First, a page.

As all the licensing experts pointed out, the EULA change does not affect businesses that have any of several Office volume licensing deals in place. For them, the new restriction is moot, as those deals allow flexible license reassignment.
"Volume software used by business is not affected by this," said DeGroot, citing language in Microsoft's latest product use rights document.
In that regard, the consumer-esque Office 365 Home Premium resembles a volume license agreement, said Ullman, who blasted Microsoft for not publicizing the EULA change.
"Isn't Microsoft obligated to inform end users of this substantial change?" he asked. "I think so. As a leading technology company, I think they're obligated or at least have the responsibility to tell their customers of the change. Otherwise, consumers will simply accept [the EULA], perceiving it to be the same as what they've used for years. But only after they install it, or try to reassign it, will they discover that the use rights have changed."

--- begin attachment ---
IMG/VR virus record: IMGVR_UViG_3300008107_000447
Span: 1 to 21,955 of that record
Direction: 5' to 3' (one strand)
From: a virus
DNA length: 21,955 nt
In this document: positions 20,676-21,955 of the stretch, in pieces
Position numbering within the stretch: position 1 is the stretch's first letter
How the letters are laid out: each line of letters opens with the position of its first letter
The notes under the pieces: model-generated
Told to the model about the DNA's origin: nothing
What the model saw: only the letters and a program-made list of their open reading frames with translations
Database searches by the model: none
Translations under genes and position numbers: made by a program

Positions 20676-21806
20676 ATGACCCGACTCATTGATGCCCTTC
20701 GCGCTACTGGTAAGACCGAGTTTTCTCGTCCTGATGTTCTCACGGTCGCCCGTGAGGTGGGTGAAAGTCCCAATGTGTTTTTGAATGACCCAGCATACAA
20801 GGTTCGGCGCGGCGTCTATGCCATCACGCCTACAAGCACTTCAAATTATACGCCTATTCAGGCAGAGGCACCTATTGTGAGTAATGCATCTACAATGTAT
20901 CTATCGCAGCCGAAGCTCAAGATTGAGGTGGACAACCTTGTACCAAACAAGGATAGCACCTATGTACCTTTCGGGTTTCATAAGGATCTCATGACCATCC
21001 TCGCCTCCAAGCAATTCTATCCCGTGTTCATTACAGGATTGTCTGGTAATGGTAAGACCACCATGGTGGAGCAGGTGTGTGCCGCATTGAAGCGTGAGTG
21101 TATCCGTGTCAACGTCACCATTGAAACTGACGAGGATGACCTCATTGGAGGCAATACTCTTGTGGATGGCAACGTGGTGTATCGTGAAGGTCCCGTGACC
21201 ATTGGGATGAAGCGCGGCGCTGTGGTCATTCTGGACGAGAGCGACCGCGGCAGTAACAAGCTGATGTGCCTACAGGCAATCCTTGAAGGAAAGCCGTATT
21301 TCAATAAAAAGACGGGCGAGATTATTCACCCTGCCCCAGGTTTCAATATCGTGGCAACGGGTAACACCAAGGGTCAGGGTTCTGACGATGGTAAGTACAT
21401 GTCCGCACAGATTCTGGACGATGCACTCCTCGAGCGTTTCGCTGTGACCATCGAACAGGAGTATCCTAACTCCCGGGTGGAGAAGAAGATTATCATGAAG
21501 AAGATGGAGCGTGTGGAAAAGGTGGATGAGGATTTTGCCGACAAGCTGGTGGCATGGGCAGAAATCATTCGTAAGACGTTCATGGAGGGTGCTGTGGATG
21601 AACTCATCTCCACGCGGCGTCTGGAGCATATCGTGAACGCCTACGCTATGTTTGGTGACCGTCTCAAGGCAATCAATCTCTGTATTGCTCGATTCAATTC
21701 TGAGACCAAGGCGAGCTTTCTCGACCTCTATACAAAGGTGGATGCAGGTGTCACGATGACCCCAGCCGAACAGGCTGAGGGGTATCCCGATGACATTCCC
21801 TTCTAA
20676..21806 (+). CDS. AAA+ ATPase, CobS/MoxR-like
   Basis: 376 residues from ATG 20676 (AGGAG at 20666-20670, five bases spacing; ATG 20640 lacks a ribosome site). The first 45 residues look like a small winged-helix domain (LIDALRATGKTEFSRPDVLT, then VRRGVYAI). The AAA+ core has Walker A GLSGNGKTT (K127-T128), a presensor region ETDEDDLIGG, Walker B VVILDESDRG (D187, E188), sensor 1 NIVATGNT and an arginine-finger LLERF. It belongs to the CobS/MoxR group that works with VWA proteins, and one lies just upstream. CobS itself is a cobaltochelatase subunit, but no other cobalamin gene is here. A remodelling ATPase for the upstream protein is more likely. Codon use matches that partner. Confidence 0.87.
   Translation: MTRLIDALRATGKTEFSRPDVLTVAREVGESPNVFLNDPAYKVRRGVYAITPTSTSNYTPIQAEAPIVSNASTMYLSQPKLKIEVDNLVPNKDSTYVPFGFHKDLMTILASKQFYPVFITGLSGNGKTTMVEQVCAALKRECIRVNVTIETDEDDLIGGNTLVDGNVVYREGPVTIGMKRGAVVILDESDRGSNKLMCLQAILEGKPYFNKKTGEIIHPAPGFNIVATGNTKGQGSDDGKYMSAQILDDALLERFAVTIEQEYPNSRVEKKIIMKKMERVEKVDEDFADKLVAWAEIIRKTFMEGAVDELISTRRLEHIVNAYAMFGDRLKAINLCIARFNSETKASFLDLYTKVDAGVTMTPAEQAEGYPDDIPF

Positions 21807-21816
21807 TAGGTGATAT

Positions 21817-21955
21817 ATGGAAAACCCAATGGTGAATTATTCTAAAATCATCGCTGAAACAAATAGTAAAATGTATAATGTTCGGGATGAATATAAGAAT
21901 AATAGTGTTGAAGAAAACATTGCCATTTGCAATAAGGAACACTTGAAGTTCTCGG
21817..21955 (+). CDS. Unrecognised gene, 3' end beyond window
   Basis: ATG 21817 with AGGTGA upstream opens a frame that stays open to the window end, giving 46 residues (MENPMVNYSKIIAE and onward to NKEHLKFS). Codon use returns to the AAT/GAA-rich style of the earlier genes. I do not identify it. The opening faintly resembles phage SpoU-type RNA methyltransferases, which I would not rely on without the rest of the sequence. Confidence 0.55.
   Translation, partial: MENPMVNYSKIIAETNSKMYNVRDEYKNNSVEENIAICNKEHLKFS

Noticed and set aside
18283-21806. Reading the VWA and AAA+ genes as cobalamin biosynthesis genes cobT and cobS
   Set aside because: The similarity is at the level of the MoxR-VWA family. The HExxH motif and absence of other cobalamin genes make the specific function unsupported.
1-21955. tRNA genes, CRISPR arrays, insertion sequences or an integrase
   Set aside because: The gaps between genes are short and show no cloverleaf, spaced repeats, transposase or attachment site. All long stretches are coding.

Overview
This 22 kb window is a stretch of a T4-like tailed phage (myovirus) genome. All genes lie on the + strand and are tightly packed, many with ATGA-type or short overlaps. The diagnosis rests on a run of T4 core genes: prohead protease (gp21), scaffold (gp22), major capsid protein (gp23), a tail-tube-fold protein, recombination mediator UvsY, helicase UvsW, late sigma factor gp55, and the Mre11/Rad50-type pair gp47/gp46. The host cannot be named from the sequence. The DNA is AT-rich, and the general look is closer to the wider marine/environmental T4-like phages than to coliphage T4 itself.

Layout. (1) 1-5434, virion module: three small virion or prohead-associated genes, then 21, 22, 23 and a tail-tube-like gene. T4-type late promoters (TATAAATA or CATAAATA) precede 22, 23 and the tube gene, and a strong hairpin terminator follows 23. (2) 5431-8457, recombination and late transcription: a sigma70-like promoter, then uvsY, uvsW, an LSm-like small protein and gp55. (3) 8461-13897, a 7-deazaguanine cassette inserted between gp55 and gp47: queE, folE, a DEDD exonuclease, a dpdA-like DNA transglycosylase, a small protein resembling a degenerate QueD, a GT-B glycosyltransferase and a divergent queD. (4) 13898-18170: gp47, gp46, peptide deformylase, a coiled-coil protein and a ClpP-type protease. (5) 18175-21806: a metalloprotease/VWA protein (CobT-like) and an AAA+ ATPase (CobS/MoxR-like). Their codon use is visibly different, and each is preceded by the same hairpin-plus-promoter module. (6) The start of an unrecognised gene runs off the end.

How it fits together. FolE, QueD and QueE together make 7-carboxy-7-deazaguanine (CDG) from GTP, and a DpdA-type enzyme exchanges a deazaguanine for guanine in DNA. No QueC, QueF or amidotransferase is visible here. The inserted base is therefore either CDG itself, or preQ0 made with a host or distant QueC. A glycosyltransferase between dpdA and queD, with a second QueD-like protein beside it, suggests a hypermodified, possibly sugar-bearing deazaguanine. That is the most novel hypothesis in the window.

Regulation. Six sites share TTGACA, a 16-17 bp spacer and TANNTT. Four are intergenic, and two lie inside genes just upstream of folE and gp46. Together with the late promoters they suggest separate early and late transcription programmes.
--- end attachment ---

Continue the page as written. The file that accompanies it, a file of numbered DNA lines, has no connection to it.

His criticism, he said, was based in part on Office's widespread use. "There's not a consumer or user who doesn't know of or use Office," Ullman argued. "And this change will affect millions of consumers."
Microsoft has published the EULAs for Office 2013 on its website, and retains the licensing agreements for older editions as well. To read the new EULAs of the two lower-priced editions, or compare them to those for Office 2010, customers can use these direct links to download PDFs: Office Home & Student 2010, Office Home & Student 2013, Office Home and Business 2010 and Office Home & Business 2013.
Sign up for Computerworld eNewsletters.